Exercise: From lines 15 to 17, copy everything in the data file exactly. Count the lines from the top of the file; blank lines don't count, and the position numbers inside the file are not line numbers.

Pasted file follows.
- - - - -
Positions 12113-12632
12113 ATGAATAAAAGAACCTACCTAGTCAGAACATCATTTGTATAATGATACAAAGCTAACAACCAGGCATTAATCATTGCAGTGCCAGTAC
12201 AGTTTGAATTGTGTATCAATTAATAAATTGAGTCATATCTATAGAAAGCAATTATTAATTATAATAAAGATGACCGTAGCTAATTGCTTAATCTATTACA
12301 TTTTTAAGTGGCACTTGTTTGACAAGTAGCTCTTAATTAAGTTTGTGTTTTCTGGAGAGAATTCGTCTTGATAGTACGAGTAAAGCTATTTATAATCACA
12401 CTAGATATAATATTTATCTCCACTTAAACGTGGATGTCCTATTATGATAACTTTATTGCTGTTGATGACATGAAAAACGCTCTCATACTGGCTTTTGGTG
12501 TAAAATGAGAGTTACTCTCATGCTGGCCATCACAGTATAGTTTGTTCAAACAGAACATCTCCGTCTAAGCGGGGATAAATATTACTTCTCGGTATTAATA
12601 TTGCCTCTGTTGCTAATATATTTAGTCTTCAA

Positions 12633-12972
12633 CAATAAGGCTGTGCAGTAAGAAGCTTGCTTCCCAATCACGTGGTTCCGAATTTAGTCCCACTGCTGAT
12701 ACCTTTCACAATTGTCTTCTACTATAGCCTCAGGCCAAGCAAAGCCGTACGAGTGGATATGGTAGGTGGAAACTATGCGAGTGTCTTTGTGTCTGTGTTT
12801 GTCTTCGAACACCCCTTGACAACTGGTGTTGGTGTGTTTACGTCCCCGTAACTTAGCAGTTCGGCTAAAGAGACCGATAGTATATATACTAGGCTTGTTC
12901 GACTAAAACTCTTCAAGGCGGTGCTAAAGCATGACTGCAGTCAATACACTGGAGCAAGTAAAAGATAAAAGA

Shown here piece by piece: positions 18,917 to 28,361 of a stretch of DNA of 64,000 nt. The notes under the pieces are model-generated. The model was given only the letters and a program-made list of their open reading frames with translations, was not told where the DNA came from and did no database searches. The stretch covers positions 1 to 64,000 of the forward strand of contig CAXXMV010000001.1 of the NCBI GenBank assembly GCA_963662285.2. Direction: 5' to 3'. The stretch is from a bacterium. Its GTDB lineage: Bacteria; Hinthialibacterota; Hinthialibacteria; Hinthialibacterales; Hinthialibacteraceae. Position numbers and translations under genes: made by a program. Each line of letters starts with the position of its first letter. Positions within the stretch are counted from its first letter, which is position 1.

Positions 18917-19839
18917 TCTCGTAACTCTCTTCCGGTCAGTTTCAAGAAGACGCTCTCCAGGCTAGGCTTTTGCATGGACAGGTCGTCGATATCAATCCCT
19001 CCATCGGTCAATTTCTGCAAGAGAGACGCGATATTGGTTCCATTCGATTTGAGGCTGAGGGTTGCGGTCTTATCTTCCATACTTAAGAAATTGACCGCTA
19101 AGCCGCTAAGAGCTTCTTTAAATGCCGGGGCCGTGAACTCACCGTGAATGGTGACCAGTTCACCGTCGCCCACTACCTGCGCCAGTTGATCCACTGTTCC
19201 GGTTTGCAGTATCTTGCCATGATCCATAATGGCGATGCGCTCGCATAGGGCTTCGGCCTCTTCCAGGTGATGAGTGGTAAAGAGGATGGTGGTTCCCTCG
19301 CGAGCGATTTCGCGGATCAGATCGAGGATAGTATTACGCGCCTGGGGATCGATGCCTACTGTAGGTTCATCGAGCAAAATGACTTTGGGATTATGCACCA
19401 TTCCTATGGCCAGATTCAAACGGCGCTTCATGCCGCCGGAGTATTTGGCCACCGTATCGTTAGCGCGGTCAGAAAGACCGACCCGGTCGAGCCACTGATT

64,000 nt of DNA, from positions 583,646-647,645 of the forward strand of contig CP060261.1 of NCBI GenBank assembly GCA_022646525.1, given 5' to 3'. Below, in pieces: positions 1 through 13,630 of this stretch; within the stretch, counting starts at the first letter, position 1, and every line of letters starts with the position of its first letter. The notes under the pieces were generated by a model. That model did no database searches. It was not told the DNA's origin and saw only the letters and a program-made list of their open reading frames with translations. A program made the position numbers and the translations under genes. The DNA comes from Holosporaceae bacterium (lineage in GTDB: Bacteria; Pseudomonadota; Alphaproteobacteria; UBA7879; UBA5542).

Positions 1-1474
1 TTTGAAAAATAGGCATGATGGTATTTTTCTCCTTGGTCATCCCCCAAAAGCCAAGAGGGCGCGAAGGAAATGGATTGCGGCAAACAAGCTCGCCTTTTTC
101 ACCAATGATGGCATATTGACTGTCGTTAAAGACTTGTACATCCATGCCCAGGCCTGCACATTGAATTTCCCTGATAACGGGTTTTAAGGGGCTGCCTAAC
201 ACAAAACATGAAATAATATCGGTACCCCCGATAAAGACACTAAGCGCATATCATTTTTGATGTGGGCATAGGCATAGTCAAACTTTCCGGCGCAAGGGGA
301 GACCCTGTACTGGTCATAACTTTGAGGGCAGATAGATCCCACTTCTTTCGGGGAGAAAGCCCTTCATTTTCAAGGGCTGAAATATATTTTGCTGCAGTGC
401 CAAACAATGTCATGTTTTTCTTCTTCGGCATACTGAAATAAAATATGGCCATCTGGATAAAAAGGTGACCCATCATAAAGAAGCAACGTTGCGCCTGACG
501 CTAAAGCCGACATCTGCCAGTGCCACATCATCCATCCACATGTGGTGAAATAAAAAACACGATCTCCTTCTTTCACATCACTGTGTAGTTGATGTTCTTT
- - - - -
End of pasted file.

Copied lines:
18917 TCTCGTAACTCTCTTCCGGTCAGTTTCAAGAAGACGCTCTCCAGGCTAGGCTTTTGCATGGACAGGTCGTCGATATCAATCCCT
19001 CCATCGGTCAATTTCTGCAAGAGAGACGCGATATTGGTTCCATTCGATTTGAGGCTGAGGGTTGCGGTCTTATCTTCCATACTTAAGAAATTGACCGCTA
19101 AGCCGCTAAGAGCTTCTTTAAATGCCGGGGCCGTGAACTCACCGTGAATGGTGACCAGTTCACCGTCGCCCACTACCTGCGCCAGTTGATCCACTGTTCC